Monte Carlo Simulations

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Monte Carlo Simulations

What are Monte Carlo Simulations and why ones them?

Pseudo Random Number generators

Creating a realization of a general PDF

The Bootstrap approach

A “real life” example: LOFAR simulations


Random Number generators

“Computer generated random numbers” is conceptually a

contradictory notion. Computer generate random numbers based on a fixed recipe that is set by the programmer, how can a fixed formula generate an infinitely large set of completely random numbers?

Obviously, we'll not solve this complicated issue here, however, from this opening you can probably realize that there are no truly random number generators produced by computer (example will follow

momentarily) their proper name is actually “pseudo-Random number generators”.


Putting the philosophical issues aside, this issue has practical side, one has to be extra careful with random number generators. In the

history of computer analysis of data there are many examples of very badly written random number generators that led to a vast many

wrong conclusions, the most infamous of such routines is the one called RANDU that was widespread on IBM mainframe computers.

Despite all what have been said, random number generators, provided they are well tested, constitute one of the main tools scientists have in their disposal to analyse and model data.

A typical random number generator is a function or subroutine RAN(seed) that requires the user to provide an “initial random

number“ called the seed from which the routine generates a number, the next input seed is automatically generated by the previous step.


Almost all supplied random number generators fall under the name congruential generators (Lehmer 1948), which create a sequence of integers from the following simple recipe

Pros: This algorithm is fast in generation of numbers and requires very few operations per call.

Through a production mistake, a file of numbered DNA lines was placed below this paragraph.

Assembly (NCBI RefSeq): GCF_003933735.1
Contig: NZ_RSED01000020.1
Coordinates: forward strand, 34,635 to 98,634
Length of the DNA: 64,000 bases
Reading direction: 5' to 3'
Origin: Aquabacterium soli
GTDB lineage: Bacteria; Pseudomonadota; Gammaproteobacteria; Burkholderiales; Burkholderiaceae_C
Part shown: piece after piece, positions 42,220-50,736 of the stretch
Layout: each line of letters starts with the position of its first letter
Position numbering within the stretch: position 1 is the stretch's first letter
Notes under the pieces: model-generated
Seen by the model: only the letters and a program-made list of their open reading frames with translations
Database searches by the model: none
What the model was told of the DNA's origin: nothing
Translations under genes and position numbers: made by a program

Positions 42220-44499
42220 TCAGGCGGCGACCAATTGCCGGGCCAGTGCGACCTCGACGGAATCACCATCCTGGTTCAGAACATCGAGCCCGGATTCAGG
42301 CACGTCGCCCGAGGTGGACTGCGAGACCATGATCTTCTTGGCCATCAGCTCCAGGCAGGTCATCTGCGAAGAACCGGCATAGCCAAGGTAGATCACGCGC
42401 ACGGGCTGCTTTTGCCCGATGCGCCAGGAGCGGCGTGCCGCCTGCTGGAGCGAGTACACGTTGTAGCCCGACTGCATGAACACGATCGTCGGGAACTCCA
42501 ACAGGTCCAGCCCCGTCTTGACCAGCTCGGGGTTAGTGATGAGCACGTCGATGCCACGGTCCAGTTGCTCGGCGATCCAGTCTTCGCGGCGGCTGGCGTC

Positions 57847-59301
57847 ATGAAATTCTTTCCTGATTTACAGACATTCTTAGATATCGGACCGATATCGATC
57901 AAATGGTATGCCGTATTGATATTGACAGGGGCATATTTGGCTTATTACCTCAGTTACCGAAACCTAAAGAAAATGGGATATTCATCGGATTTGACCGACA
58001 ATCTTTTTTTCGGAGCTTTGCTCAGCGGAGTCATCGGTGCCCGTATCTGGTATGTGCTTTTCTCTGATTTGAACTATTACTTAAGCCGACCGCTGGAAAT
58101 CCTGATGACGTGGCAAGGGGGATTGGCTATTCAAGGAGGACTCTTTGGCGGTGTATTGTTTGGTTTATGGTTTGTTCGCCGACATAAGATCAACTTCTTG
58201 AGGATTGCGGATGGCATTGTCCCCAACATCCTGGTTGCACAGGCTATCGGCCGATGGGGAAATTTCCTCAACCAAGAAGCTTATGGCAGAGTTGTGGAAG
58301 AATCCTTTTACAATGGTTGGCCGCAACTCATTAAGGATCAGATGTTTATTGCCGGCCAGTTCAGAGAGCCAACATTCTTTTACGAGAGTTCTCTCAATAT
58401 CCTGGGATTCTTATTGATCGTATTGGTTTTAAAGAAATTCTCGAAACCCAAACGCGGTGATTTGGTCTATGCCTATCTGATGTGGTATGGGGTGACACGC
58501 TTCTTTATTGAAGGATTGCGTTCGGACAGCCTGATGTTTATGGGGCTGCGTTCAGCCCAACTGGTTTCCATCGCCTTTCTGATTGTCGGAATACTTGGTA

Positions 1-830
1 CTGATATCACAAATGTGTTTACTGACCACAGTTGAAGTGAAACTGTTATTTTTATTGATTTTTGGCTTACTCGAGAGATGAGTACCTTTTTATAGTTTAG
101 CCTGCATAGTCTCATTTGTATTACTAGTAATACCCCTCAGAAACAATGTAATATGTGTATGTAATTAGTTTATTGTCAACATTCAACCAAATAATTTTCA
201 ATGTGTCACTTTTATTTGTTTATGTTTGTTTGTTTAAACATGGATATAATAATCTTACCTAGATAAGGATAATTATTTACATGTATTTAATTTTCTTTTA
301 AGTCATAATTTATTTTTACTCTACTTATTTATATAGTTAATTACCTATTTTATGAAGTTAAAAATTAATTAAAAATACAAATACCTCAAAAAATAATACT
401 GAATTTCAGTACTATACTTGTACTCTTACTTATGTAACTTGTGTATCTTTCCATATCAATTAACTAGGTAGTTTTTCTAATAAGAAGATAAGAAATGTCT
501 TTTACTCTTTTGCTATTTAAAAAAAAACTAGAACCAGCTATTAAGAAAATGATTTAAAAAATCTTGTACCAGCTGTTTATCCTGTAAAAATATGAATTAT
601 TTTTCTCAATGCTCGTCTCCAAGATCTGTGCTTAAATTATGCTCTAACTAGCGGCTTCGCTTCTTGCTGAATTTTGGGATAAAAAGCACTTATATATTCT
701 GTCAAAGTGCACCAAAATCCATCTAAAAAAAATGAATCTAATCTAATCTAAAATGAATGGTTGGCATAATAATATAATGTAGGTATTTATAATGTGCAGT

Cons: Not free of sequential correlation on successive calls.

Routine RANDU (IBM Corp.):

“We guarantee that each number is random individually,

but we don’t guarantee that more than one of them is random.”



= aI


+ c (mod m)


The Transformation method

– We know that if y=y(x), then:

– We know how to generate a uniform random number, so that the probability of it being between x and x+dx is:

– Therefore we need to solve the differential equation:

– The solution is: where

• This method is used to generate normal,

exponential and other types of distributions where the inverse is well defined and easy to obtain.

p(y) = p(x)

¯ ¯

¯ ¯ dx dy

¯ ¯

¯ ¯

p(x)dx =

½ dx if 0 · x · 1;

0 otherwise:


dy = f (y) (´ p(y))

y(x) = F



F = Z

f (y)dy


The Transformation method:

exponential deviates

As an simple example consider the case of an exponential distribution

From the previous relation we can produce a realization of this distribution from a uniform deviate x through the transformation:

p(y)dy = e ¡y dy

y(x) = F


(x) = ¡ ln x


The Transformation method:

Gaussian deviates

An important example for the application of the transformation method is the Box-Müller method for generating random gaussian deviates with a Gaussian (normal) distribution.

This method makes use of the fact that it is possible to find a function that generates the 2-dimensional Gaussian distribution

from two uniform deviates x1 and x2

p(y)dy = 1

p 2¼ e





; y






= 1

2¼ exp µ

¡ (y


+ y


) 2







= p

¡2 ln x


cos 2¼x




= p

¡2 ln x


sin 2¼x



Acceptance rejection method